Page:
Second, loyalty is centered around human relationships. If I do not know people and allow them to know me, then my leadership will by default fail! If you are a pastor or missionary, this is even more critical as you cannot serve and love people you do not know and share life with. It is not enough for me (personally) to just visit Haiti on a regular basis. I must also know people who live there, work there, and have their families there. In spite of numerous trips to Haiti, I first began to sense my relational connection this past January. I met folks like Marcdala, Jean Noel, Abraham, Verlen, Gina, and Djimsy. Knowing these people and staying in contact with them when I am here in the states, is a key loyalty builder for me. The more I know them and love them, the more drawn to Haiti I become. And through them, I have the potential to meet and know even more people. With each expansion of my relationships comes an expansion of my loyalty to and love for the Haitian people.

Third, loyalty develops when people see that you are not going to walk out on them in the hard times. I have watched many congregations of the church who were on the verge of great growth simply disintegrate because a leader became overwhelmed and walked out too early. Again, this is loyalty of the leader for the people, but without it, there can be no expectation that others will follow and stick to the task. My prayer is that I am never guilty of this in my work in Haiti. My hope is that God has called me to this task for the remainder of my earthly life. There are challenges ahead and obstacles that I must overcome, but this is the journey and mission God has called me to. What can I do except follow?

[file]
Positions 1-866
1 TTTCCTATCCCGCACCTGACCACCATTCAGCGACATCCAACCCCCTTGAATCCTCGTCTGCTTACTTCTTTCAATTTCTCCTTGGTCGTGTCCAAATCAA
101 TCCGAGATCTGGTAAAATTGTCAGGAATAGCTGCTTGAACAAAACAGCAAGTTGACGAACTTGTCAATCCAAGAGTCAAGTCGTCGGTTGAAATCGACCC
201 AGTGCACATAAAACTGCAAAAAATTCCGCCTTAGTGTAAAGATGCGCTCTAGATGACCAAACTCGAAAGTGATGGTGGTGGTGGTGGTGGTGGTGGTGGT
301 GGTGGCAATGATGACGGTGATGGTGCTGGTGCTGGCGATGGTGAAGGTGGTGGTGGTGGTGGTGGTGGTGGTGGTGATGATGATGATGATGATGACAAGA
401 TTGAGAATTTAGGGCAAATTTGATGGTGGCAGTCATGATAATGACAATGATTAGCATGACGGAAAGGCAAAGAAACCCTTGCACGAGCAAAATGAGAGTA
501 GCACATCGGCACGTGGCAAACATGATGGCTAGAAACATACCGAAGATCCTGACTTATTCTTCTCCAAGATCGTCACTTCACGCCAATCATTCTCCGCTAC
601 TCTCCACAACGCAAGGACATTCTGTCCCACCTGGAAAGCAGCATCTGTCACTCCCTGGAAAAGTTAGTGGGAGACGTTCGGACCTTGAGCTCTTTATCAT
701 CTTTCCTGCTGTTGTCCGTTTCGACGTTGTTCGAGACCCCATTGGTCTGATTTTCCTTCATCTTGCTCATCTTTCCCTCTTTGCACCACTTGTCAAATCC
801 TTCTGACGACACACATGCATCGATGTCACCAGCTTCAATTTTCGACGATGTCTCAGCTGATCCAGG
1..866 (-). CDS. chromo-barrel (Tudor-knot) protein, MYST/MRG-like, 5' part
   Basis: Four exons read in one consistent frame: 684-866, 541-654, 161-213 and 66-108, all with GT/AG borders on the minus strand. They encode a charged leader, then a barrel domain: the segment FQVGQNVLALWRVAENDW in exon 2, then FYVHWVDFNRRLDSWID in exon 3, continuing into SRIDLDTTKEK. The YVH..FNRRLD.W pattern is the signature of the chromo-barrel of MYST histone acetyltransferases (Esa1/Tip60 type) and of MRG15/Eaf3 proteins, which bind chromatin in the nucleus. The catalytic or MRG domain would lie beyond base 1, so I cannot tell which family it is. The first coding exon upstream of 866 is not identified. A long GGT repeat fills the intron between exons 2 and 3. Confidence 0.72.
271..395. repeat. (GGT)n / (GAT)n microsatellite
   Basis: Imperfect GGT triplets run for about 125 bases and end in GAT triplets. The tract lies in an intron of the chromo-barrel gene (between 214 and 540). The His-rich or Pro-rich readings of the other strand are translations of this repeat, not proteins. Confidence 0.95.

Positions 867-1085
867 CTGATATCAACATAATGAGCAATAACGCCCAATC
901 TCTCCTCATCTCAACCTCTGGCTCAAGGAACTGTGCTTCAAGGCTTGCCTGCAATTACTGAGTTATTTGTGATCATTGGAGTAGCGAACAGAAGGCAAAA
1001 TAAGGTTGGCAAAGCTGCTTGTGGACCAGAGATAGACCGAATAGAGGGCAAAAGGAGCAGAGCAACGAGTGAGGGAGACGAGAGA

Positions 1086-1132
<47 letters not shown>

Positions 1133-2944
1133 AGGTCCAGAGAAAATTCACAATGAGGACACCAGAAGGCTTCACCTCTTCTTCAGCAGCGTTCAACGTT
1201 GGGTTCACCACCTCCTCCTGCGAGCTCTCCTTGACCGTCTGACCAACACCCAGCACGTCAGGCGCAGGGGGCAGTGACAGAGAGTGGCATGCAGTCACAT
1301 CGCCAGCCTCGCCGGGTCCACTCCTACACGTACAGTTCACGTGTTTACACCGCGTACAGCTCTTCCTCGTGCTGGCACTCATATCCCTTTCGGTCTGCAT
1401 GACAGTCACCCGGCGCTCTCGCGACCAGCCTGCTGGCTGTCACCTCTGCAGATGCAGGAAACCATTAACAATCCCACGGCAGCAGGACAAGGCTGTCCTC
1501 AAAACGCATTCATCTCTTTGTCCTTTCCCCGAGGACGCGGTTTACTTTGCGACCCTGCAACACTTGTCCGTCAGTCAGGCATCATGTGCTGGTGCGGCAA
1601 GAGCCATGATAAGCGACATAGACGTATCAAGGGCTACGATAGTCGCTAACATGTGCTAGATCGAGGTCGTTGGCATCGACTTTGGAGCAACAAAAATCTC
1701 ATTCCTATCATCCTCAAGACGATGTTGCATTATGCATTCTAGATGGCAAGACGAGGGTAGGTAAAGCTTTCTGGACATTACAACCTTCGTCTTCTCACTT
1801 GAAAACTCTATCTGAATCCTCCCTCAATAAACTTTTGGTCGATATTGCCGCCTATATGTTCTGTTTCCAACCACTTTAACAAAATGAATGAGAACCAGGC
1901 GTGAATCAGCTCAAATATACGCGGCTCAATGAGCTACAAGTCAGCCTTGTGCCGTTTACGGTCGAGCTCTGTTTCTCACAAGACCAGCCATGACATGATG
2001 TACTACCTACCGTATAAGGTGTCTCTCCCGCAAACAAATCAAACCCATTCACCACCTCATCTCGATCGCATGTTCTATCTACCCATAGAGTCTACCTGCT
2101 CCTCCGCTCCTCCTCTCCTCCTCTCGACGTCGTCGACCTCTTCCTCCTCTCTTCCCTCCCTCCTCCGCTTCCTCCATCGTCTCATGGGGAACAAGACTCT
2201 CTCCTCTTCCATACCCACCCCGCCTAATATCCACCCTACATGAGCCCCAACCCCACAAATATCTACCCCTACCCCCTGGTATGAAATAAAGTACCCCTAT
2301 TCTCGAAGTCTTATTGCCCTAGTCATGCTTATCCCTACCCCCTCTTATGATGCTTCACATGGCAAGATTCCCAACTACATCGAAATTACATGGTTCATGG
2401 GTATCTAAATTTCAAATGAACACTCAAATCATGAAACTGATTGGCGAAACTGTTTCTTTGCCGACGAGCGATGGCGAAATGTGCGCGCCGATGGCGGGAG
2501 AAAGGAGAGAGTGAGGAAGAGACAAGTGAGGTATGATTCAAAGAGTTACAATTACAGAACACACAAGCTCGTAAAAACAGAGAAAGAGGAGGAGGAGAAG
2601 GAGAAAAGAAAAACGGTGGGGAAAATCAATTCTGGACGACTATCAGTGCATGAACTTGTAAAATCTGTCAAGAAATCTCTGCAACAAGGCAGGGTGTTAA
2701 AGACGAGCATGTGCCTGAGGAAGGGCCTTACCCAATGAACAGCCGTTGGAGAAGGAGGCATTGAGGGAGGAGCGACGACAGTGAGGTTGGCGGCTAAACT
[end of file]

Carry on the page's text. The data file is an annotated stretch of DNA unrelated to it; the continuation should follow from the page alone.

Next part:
Dearest to my Heart

Dearest to my Heart

My passion and vocation at this stage in life is the training and equipping of pastors and church leaders to lead and transform their communities for Christ. This is why the most recent update from Rosemond Pierre has got me so excited! Over the last few weeks training has gone on in La Chappelle and Pierre-Payon in Artibonite; and several locations in Port Au Prince. This training is not only in the fields of theology and ministry, but also in leadership and community development.  With the central role pastors play in local communities, this training is both significant and necessary.